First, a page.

My 11-month-old son and I were hiking a favorite trail along a picture-perfect mountain stream lined with flowers and full of the smells of summer, the buzz of insects and the roar of rushing water. He was quietly riding on my back when I became aware he was leaning way over to one side. He stopped, but a few minutes later, did it again. I glanced back and realized that he was attempting to grab the tree branches on the edge of the trail as we passed by. So I stopped and let him get ahold of one. His fat little fist hesitated briefly, but in a bold move, he suddenly grabbed the needles, fingered them for a moment, smiled up at me and dropped them.
The next time I felt him leaning, I paused again to let him touch another tree – a friendly fir this time. After that, I began to intentionally look for things he could touch from his perch high on my back: tree bark, smooth leaves, soft flowers, moss, dry grass stems and moisture on the side of a rock. Each pause was brief, but in those moments, my little son got to experience the delights of nature without ever touching the ground.
Explore Each of the Senses with Your Child
We’ve duplicated that experience on many hikes since then, and here’s just a sampling of the things he’s experienced from his carrier:
Sight – every color imaginable in countless combinations, light filtering through trees, shadows on the ground, beautiful views and sunshine glistening on water
Touch – rough tree bark, smooth glossy leaves, velvety soft flower petals, damp grass, dusty rocks, prickly pine needles, metal fence posts, sun-warmed rocks, spongy moss and crispy dry flowers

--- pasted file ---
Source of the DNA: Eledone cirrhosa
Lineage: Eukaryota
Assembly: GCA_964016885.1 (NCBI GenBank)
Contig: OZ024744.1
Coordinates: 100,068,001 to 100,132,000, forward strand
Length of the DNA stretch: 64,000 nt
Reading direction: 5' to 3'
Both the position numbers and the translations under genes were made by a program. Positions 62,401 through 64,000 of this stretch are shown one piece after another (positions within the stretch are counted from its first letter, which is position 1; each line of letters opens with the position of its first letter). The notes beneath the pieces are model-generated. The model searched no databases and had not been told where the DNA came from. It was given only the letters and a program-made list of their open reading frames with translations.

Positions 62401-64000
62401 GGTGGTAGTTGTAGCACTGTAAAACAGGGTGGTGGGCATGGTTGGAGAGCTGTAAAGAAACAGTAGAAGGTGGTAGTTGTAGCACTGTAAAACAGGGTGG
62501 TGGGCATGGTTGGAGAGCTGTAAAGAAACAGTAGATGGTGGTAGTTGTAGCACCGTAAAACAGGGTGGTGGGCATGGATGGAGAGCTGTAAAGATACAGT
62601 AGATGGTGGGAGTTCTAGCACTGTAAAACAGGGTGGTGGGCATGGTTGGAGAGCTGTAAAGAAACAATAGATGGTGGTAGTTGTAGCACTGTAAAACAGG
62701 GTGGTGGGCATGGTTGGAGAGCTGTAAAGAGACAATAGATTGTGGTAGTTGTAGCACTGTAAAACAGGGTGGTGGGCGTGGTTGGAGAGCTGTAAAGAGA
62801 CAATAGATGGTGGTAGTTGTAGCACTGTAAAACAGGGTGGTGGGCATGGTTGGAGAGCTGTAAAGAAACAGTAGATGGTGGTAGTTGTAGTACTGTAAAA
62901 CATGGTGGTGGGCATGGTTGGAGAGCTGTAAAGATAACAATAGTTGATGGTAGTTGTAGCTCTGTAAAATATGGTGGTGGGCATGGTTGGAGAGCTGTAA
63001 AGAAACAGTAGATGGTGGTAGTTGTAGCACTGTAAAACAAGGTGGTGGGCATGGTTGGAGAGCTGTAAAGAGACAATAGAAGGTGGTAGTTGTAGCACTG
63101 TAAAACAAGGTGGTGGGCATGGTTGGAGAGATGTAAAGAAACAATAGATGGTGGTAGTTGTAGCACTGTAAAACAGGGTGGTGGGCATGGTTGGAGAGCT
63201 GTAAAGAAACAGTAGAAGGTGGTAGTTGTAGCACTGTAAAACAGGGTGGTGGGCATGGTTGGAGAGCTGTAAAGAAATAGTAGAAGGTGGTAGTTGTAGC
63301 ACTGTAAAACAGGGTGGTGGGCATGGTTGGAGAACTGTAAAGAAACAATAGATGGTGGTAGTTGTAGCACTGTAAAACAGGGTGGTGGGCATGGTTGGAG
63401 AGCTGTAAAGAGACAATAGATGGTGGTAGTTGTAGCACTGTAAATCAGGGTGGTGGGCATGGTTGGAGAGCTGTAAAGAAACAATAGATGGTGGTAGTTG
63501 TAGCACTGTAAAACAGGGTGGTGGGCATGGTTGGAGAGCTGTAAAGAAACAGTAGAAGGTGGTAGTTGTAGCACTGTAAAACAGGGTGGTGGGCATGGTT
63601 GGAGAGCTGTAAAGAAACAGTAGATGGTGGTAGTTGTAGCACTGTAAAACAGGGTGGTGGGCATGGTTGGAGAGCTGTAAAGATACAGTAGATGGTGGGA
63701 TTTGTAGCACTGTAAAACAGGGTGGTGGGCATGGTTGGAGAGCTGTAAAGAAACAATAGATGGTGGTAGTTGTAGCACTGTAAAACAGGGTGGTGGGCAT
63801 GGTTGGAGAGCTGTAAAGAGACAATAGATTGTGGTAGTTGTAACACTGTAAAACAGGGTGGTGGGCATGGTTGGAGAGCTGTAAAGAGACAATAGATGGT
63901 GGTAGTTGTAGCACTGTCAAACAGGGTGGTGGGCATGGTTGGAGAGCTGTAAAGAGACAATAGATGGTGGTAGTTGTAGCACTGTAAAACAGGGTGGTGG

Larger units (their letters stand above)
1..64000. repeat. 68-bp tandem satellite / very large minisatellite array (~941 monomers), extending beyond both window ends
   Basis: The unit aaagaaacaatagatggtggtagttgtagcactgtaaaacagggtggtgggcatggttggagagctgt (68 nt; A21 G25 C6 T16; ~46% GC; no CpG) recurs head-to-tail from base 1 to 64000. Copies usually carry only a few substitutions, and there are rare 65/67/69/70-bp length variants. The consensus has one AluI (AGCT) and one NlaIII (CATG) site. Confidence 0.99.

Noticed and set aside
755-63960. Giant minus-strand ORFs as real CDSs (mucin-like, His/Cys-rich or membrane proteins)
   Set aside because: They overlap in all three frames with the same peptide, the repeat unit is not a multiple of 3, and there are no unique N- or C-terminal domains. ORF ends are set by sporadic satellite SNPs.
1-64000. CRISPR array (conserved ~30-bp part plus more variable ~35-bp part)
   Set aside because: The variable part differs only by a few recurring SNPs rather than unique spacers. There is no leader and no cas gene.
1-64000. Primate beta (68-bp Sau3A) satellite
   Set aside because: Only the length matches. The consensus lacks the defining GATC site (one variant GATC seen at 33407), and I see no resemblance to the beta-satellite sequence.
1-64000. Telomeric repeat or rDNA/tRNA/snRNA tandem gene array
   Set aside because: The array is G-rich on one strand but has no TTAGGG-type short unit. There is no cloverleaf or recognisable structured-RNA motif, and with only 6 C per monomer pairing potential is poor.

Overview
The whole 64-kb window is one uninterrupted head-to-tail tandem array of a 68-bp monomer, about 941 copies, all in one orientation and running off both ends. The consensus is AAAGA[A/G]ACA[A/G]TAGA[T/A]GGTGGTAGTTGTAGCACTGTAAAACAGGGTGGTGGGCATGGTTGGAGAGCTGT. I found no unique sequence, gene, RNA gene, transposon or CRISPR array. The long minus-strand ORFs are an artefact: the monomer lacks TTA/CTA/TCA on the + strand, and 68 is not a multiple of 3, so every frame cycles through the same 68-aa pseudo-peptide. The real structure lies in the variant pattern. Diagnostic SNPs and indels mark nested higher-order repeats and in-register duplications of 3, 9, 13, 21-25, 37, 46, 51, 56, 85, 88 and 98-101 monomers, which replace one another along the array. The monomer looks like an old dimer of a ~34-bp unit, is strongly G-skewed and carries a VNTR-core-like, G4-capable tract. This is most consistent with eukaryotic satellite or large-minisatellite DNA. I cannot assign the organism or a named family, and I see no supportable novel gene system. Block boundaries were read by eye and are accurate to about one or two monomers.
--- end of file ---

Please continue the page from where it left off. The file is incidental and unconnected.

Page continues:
Smell – smell of water mixed with fresh green plants, rain in the woods, scent of pine in the air on a hot summer day, earthy smell of dirt, sweet scent of flowers in bloom
Taste – sweet wild blackberries, thimble berries, tart salmon berries and the occasional rock or stick
Hearing – water babbling over rocks in a creek and rushing over waterfalls, birds twittering in the treetops, grass rustling in the breeze, insects humming and buzzing, and people’s voices near and far away
Slowing Down Made Me More Mindful
I discovered that looking for sensory experiences for my son made me a more mindful hiker, too. Additionally, I began to see the variety of textures along the trail, notice the smells and feel the changes in air temperature from sun to shade. I lingered. My appreciation increased. And I saw so much more than if I were simply passing through. Building in brief stops allowed us both to experience so much more on our hikes together.
What are some of the senses that you’ve explored while hiking? Does your child have a favorite sense they like to engage while out? Share with us below.
Photo by Krystal Weir.